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In August, Philips announced that its chief executive, Frans van Houten, is set to leave the company in October, and will be replaced by the head of the company’s Connected Care business, Roy Jakobs.
Van Houten will be leaving the top job after almost 12 years at the helm, during which time he reshaped the business from a broad conglomerate into the healthcare technology-focused business it is today. During that time shares rose from below Eur13 in September 2011, to a peak of more than Eur50 in 2021. However, since then the company’s performance has been marred by a recall of several respiratory devices. A misstep instrumental in the fall of the vendor’s share price to Eur17.
Given such adversity, will Jakobs follow van Houten’s lead, or will the transition mark the opportunity for fundamental change?
The Signify View
As with so many things in life, when it comes to business succession, timing is everything. Sadly, for many CEOs, the optimum time to hand over the reins often only becomes apparent after it has passed. So it is for Frans van Houten. Had he left the job in January 2020, the focus of the discussion surrounding his tenure would have, almost wholly, focused on his successes.
Of which there are many to choose from. He effectively navigated the complex challenges of turning a century old conglomerate, with operations in countless sectors, into a leaner business focused on healthcare technology. In doing so he shaped a growing company, with three clearly defined and complementary segments, which consistently posted healthy financial results and technical leadership in some clinical segments.
However, since van Houten did remain in post, the adversity that has marked the final years of his leadership cannot be ignored. The most high-profile challenge has been the ventilator recall, which has affected more than 5.5m devices and cost the business almost Eur1bn, not including any litigation stemming from the recall.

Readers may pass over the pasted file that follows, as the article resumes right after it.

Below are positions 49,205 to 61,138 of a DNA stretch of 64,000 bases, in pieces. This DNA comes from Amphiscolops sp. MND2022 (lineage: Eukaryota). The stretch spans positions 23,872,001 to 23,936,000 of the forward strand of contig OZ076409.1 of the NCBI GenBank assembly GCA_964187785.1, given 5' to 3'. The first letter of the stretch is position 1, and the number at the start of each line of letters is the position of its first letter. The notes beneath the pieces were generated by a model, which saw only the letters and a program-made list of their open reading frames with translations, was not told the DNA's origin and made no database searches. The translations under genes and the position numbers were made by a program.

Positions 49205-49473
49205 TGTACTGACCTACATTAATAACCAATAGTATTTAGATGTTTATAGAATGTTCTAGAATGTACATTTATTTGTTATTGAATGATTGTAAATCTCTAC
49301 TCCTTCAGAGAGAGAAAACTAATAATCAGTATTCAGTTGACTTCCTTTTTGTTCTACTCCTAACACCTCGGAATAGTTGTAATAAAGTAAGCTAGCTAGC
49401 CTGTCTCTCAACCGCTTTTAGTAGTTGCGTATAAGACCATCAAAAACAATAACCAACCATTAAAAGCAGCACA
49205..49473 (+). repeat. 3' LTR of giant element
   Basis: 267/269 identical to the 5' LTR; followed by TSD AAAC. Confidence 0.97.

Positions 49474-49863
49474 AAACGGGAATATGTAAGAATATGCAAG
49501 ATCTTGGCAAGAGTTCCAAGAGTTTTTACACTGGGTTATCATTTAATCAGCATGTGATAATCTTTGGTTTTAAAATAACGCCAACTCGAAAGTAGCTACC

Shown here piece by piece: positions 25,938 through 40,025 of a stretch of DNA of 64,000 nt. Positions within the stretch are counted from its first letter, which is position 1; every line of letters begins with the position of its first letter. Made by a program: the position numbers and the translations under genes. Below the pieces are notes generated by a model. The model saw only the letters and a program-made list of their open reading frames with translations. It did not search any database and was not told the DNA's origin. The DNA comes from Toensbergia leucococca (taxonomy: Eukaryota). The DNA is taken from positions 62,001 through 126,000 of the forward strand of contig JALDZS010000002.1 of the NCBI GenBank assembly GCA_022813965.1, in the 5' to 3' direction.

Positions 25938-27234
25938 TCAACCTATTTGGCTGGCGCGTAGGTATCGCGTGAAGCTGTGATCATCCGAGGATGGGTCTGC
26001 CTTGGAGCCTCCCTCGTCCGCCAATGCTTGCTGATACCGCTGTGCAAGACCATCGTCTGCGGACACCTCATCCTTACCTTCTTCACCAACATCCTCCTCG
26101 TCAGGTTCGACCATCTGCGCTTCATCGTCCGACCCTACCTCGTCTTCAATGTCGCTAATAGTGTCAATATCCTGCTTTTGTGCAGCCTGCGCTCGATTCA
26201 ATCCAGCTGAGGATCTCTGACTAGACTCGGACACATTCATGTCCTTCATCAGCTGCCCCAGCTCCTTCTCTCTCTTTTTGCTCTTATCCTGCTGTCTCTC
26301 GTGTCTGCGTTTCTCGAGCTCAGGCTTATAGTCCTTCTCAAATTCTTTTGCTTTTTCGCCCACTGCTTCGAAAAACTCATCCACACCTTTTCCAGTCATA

However, the recall is only one, albeit the most acute, of these challenges. A more pervasive concern is the vendor’s inability to react to such challenges as dynamically as its competitors.
Time to Act
This ponderousness was also visible in the vendor’s response to the Covid 19 pandemic. While the impact of the virus was severe for all vendors, Philips’ supply chain and infrastructure appears to have been more exposed to risk, and more susceptible to disruption than its chief competitors. This raises the question of whether the vendor was too aggressive with regards to its emerging market strategy.
In a similar vein, the operational capability of Philips under the hand of van Houten could also be found wanting. While the outgoing CEO performed very strongly against broader strategic aims and realising the vision of Philips as a healthcare company, Roy Jakobs could make his mark by focusing on the minutiae. During the reorganisation of Philips over the past decade, the company made numerous acquisitions, but the full fruits of these purchases have, in some instances, not been realised from a perspective of integration.
In some cases these barriers are technical. Carestream, for example, bestowed the Dutch vendor with a range of sophisticated imaging IT capabilities. However, to derive the full value of these capabilities, resource must be expended on a complex and time-consuming integration; a process which appears to be taking longer than originally expected. In other instances, the challenges are grounded in operations and logistics, with the vendor not consolidating supply chains or standardising materials and components across the range, for example.
Jakobs could, particularly based on the evidence of his handling of the recall, be the right person to drive such operational changes, and therefore represent an ideal candidate to follow van Houten, enabling Philips to best capitalise on the latter’s vision.
Increasing central oversight of the sort that could enable significant operational improvements does, however, also have its potential pitfalls. In a bid to streamline processes and improve operational performance, an increasing emphasis on centralised compliance could begin to hamper innovation. One of van Houten’s key strengths was establishing and capitalising on the vendor’s leadership in sectors such as cardiology. If Philips’ research and development programmes are forced to be overly considerate of costs and operational efficiencies, their engineers’ abilities to continue to make progress could be stymied.
There are some signs that this could already be happening. At present, customers’ needs are clear. They need solutions that enable them to tend to patients as efficiently as possible, and they need vendor partners that enable such efficiency. Philips is performing strongly in this regard, and has developed solutions to aid providers’ operational workflow, and offering practical tools to enable them to improve their services such as telehealth and patient monitoring, for example. However, providers who buy into Philips’ portfolio also buy into its technical mastery and its bolder vision.